“Change is the only constant” is a mantra that has been engrained in almost every professional I have met. However, when you ask a leader how to help employees change, the response is often pin drop silence, but after some time, people often refer to the tested ‘carrot or stick’ approach. Reward the people that change and ignore or kick out the people that don’t. Philip Kotler, the change management guru, famously stated that only 30% of all change initiatives succeed. Few betting men would take these odds…
Almost all change initiatives require people to alter their behaviors. Taking action is the most difficult as we all know from our experience in trying to lose weight, exercise regularly, influence our teenagers to clean their rooms or even change the shopping habits of our spouse. Research into people trying to quit smoking, shows that only 17% are successful and never smoke again. And to prove that old habits die hard: even if people are confronted with a major physical crisis (e.g. a heart attack) less than one out of two are able to kick the habit.
We are creatures of habit. It gives us comfort, confidence and much needed stability to make sense of this fast changing world. Two books I recently read have helped me become better in advising companies on how to change behaviors. The most recent book “The Power of Habit” is written by New York Times business writer Charles Duhigg. He helps you understand how habits work and how you can change them, not only at an individual level but also on an organizational and societal level. So far, it is Amazon’s book of the year, so check it out.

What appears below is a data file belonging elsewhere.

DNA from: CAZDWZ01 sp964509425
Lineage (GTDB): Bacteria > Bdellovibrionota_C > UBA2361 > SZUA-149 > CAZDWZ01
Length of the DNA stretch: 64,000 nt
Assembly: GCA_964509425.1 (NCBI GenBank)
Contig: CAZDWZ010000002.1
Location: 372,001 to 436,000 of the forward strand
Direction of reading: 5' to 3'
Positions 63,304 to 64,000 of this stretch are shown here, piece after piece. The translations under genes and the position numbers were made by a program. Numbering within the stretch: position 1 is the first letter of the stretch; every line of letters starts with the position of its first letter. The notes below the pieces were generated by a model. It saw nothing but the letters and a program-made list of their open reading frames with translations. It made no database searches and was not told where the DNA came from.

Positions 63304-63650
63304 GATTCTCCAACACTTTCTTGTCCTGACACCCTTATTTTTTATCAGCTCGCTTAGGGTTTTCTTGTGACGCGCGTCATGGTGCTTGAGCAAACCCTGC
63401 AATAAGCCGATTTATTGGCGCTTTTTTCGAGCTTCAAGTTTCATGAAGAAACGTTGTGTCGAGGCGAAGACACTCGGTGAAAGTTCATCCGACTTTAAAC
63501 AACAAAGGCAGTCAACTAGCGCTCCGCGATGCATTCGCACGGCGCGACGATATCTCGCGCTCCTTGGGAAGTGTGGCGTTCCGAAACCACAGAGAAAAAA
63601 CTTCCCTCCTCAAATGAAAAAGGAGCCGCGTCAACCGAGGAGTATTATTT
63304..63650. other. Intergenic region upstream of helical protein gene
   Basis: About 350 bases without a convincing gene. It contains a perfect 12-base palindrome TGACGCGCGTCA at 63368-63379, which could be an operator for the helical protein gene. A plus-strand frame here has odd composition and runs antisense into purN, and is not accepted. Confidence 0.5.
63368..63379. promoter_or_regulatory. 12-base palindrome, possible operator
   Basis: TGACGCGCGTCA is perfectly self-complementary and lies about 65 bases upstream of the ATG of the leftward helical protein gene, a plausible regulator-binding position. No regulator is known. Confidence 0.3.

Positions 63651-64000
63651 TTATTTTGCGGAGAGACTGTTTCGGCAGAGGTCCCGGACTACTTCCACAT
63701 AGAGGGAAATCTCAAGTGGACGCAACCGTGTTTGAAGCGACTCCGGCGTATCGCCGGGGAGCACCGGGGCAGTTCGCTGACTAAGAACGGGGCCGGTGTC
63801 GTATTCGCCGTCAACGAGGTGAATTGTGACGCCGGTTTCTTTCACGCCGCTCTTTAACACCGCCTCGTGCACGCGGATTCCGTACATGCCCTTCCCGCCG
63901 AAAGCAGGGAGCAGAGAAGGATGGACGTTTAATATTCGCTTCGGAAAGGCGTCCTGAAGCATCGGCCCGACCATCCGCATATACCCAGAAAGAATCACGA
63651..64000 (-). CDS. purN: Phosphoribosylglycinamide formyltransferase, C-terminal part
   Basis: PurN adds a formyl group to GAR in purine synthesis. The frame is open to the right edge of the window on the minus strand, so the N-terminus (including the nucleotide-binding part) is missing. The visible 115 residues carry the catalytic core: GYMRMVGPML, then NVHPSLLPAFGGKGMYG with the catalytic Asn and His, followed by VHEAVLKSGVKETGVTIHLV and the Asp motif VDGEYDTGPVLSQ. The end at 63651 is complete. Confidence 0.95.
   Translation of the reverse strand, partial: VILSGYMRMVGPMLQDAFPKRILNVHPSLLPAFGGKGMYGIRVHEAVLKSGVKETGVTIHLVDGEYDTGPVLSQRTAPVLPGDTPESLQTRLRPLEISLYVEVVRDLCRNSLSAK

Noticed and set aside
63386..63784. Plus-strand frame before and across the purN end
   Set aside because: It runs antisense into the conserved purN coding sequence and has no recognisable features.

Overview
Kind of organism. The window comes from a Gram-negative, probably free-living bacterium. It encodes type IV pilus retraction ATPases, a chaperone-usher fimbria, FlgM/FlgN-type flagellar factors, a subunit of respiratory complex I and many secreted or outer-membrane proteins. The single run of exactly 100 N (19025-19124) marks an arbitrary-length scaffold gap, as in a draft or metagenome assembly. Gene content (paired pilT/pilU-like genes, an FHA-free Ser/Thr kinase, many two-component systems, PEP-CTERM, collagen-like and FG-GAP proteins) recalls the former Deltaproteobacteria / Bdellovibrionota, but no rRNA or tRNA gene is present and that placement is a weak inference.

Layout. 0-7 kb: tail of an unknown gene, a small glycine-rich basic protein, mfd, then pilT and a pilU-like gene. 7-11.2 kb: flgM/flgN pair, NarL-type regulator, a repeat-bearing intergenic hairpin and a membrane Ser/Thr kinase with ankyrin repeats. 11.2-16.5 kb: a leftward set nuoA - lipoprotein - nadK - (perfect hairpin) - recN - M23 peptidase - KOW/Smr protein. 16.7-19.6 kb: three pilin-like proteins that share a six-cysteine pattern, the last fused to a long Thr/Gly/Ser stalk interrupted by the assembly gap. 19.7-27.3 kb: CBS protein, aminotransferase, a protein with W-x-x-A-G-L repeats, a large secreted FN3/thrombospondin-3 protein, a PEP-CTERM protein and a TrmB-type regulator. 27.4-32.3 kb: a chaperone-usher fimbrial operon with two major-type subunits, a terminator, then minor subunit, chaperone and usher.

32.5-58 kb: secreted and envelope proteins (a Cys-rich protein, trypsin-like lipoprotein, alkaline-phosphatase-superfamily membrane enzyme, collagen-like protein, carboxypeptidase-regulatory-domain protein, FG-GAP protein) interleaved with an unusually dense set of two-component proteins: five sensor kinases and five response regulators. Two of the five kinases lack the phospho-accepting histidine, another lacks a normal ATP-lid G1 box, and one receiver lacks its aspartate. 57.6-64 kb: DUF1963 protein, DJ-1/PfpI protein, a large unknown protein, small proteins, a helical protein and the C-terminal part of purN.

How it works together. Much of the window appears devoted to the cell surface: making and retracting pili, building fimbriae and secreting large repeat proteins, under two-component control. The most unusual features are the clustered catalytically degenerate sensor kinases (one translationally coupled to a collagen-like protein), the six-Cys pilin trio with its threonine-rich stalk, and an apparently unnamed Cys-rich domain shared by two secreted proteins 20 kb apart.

However, my current favorite read is “Influencer: The Power To Change Anything” from Kerry Patterson. In this Patterson shares a very simple model on how you can influence behavior. Firstly. Patterson distinguishes two components that stop people from changing. They either don’t want it (motivation) or they don’t know how to (ability). Through powerful real life examples, Patterson helps you understand how you can influence behavior on a personal, social and structural level.
My personal favorite insight is the impact of distance on collaboration and where by changing the environment in which people operate you ‘force’ them to change their behavior. Bell Labs was interested in understanding what was the best predictor for scientist to work effectively and collectively, smash ideas together and build on each others concepts. The answer? Distance. Scientist who worked next to each other where 3 times more likely to discuss technical topics that lead to collaboration versus scientists sitting only 30 feet from one another. With a distance of only 90 feet, the collaboration dropped to levels similar as if they were working several miles away.
Many clients often complain about different functions within the company that don’t work well enough together. Using Patterson’s example I always advise them to make people, who need to accomplish something together, simply sit together. Companies like P&G and Unilever have taken this concept even further by making their cross-functional teams sit at their client premises. If you want to change behavior, don’t forget to think about changing your physical environment.
– Paul Keijzer